Mara Keisling on the State of Trans Activism in 2017

  • Mara Keisling
     

On February 10, Mazzoni Center recognized and honored Mara Keisling, Founder and Executive Director of the National Center for Transgender Equality, at our eighth annual Justice in Action luncheon for her groundbreaking work on behalf of trans and nonbinary individuals within the LGBTQ community.

Shortly before the event, we spoke with Keisling to learn more about her work, how to get involved, and the challenges presented by a new hostile federal administration.

How could you describe the changing state of trans activism in 2017? How must LGBTQ activists and allies alike adjust their action during a Trump presidency?

With the start of a new presidential administration, we’re entering uncharted and, frankly, troubled, waters. What we do know is that for the foreseeable future, we will need to resist rollbacks and fight back against anti-trans legislation, policies, and sentiment, and we will need to do that in solidarity with lots of other people and movements.

That said, trans people must also keep doing the important work that we’ve been doing for decades—telling our stories to teach our friends, neighbors, and coworkers about who we are. People fear what they don’t know, so once they get to know trans people, they realize that we’re just trying to live our lives. Trans people and our issues have become increasingly visible over the last couple of years, and that’s not going to stop.

We will fight back, we will stand arm-in-arm with all marginalized people, and we will keep telling our stories.

What type of legal services do trans and transitioning people often find themselves in need of that those of us who want to lend support are usually unaware of?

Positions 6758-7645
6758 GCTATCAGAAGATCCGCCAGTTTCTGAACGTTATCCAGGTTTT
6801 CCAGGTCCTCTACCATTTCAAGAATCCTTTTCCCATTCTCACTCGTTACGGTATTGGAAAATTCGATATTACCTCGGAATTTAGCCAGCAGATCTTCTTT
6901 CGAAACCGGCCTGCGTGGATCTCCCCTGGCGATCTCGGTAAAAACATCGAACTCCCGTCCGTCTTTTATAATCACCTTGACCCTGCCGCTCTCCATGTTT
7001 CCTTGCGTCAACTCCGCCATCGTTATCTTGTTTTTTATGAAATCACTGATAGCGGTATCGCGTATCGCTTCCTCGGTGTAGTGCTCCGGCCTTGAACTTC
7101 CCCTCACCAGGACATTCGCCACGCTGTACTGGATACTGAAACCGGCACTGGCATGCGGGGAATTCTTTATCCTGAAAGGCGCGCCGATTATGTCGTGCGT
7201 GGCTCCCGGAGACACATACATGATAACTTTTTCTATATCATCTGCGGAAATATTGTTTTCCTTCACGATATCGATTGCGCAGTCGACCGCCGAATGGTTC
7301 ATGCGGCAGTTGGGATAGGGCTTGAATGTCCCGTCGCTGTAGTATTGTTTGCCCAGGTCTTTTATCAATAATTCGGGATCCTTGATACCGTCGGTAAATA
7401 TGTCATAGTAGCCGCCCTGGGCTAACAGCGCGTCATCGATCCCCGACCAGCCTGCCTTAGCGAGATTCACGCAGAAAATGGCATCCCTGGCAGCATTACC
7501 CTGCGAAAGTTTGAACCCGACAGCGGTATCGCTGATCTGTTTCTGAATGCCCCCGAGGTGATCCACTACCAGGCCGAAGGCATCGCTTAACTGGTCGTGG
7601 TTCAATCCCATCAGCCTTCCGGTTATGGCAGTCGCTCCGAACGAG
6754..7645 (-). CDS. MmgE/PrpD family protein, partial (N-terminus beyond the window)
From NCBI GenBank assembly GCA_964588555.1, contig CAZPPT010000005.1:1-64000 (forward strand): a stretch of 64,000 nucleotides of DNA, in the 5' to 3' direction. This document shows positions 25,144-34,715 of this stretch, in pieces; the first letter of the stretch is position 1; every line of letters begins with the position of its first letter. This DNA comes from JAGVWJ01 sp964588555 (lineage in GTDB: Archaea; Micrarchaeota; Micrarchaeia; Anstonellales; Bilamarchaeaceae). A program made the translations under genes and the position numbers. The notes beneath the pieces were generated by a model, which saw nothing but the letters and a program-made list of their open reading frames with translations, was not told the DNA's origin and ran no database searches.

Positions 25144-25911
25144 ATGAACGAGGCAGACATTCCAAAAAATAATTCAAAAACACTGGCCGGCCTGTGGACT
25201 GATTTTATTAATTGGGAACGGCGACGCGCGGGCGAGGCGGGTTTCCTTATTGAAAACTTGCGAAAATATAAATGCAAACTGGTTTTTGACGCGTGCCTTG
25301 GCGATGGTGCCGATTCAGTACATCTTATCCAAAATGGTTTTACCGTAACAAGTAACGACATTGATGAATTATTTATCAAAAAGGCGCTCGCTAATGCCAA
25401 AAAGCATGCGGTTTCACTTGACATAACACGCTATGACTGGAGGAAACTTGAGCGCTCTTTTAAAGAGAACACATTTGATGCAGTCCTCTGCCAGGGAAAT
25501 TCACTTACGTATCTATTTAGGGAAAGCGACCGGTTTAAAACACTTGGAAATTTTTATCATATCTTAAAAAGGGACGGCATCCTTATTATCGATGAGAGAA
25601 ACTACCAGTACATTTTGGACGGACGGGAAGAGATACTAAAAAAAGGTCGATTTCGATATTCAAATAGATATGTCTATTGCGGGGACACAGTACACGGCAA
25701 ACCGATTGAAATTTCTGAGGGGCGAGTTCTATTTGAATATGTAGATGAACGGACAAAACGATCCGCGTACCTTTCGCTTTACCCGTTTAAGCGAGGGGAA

An important set of steps that trans people might need legal assistance for during the course of their transition is legal name and gender changes. Because people get identity documents through a variety of different state and federal government offices, the name and gender change process can be complicated. To help people out with this, NCTE has an ID Documents Center, where people can look up the type of document they want to change in every state and on the federal level, and get detailed instructions on how to do so. If people still have trouble, they can also reach out to a local member of the Transgender Legal Services Network for legal assistance.

There is also a huge need for legal help with immigration in these times.

What can we do to support the efforts of institutions like Mazzoni Center and the National Center for Transgender Equality?

Trans people having the courage to tell those around us who we are can be really effective. For trans people who don’t have a lot of access to resources, just hearing that an organization like NCTE exists can be so helpful. Also, for anyone who doesn’t know a lot about transgender issues, our About Transgender People resource hub is a great place to look for more information and get educated in order to spread the word some more. And of course, small nonprofit organizations need to run somehow—so we deeply appreciate it whenever folks have the ability to contribute financially to our work.

How must organizations and activists better address the inclusion and representation of trans people in their missions?

It’s important to make sure that there are trans people at the table in pretty much any situation. When organizations accurately reflect the fact that trans people are all kinds of people, our work gets so much better. For example, President Obama hired former NCTE staff member Raffi Freedman-Gurspan to the White House, showing his understanding that including transgender people could only strengthen his administration’s work.

Special thanks to our friends at Chatterblast Media for their support of the Justice in Action event and their assistance in preparing this post.
 

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